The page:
Tuesday, May 8, 2007

A Restored Ally?

Last week may have put an end to French jokes for a while. America-friendly, pro-free market, center-right candidate Nicholas Sarkozy edged out Socialist candidate Ségolène Royal 53% to 47%. Sarkozy's platform included desperately overdue economic reform, lift trade barriers, reduce taxes, and roll back regulations. Royal advocates, as Steve Forbes put it, "to boost France's job-killing minimum wage, meddle even more in its nationalized electric industry and increase state control over the financial and media sectors." She also continues to express support for France's strict 35 hour work week cap and mandatory vacation.

The increasing socialist influence in France has inhibited growth for several years. As the venerable British magazine The Economist said in 2002:

At the time of its introduction, most economists pronounced the law's motivation--that if each employee works fewer hours, there will be more hours to share around--to be nonsensical. The idea that a fixed quantity of work exists, to be parcelled out among workers, is the so-called lump-of-labour fallacy. France's own Frederic Bastiat had pointed out two centuries ago that there is no limit to the work that needs doing.

But, unemployment did go down after the enactment of the 35 hour work week, and some productivity figures remained the same. At least, so it appeared.

In sum, the productivity figures may be misleading. Restrictions on hours mean that output per hour is bound to rise, as firms shed lower-value, yet still profitable, tasks. France's output per worker, however, has remained flat. What is more, the government bought big employers' agreement to the law by offering tax breaks. These tax cuts would have helped to bring down unemployment even had there been no 35-hour law.

The original problems on a more fundamental level weren't be alleviated by perpetuating the same state-dependent mindset. The French voters desperately wanted a change, an innovative reform-style candidate. Sarkozy represented the majority party in France, and by all accounts, the socialist to left candidates should have had the upper hand. But Sarkozy projected himself as a new, fresh, reformist candidate, and took the popular vote. Perhaps in a lesson of strategy to the GOP in 2008.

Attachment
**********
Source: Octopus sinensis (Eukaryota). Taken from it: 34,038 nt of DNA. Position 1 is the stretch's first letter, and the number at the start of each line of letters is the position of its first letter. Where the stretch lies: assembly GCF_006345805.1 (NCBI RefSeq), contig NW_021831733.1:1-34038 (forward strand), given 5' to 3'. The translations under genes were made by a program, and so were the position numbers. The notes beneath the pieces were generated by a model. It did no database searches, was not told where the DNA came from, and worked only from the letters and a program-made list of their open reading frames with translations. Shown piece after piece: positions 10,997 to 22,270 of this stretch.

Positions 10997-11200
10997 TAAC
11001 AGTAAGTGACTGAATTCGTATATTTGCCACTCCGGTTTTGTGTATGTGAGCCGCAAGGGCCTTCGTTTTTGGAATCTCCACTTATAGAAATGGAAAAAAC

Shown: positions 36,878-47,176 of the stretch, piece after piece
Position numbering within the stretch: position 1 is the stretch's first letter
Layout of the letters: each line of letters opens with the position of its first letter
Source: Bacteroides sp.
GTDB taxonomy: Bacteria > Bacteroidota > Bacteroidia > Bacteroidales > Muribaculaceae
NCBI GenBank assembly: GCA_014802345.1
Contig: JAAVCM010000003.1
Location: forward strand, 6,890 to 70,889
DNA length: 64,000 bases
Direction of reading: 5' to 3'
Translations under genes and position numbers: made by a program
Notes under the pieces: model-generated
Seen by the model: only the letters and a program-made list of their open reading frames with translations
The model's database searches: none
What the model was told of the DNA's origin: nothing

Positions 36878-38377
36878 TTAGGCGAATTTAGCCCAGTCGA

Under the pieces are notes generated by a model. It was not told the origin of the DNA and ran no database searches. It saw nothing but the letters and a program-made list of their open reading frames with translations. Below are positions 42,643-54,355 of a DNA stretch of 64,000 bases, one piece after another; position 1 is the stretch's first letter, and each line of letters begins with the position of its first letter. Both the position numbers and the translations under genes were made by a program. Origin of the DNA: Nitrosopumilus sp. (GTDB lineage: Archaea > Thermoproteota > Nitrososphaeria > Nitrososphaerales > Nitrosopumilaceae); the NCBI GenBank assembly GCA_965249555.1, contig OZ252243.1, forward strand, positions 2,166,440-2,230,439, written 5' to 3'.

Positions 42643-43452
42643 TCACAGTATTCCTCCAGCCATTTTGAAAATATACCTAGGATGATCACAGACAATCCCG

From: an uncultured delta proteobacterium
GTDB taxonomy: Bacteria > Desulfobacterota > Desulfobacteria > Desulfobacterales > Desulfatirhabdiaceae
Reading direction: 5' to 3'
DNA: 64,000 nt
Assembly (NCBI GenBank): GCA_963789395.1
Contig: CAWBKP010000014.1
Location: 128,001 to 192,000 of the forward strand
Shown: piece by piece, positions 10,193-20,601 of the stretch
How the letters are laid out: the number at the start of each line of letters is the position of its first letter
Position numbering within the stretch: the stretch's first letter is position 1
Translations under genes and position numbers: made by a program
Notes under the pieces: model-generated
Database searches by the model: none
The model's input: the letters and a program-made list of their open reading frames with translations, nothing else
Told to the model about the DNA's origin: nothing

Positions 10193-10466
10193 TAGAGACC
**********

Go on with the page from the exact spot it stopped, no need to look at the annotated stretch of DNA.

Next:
His platform included some no-brainer solutions that we've known for years, as The Economist said back as far as 1997:

Why not seek instead to reform France's rigid, high-cost labour market, for instance, by encouraging more part-time work (which occupies 16% of French workers, against 24% in Britain and 38% in the Netherlands); by lowering the minimum wage (of FFr6,643, or $1,127, a month); by making it easier (and less expensive) to sack workers; by reducing France's generous unemployment and welfare benefits, and so on? Not, apparently, on Mr Jospin's mind

As music to the ears of a Bush White House, Sarkozy also promised to restore relations with America and the Bush Administration (that have been less than cordial under Jacques Chirac). Of course, Mr. Sarkozy retains his fair share of flaws, but a fundamentally feasible philosophy under riding the French President, along with some basic economic understanding, could do wonders for the cornerstone EU state. Not to mention, France could remain a dedicated ally and friend to their freedom-loving comrade across the Atlantic.

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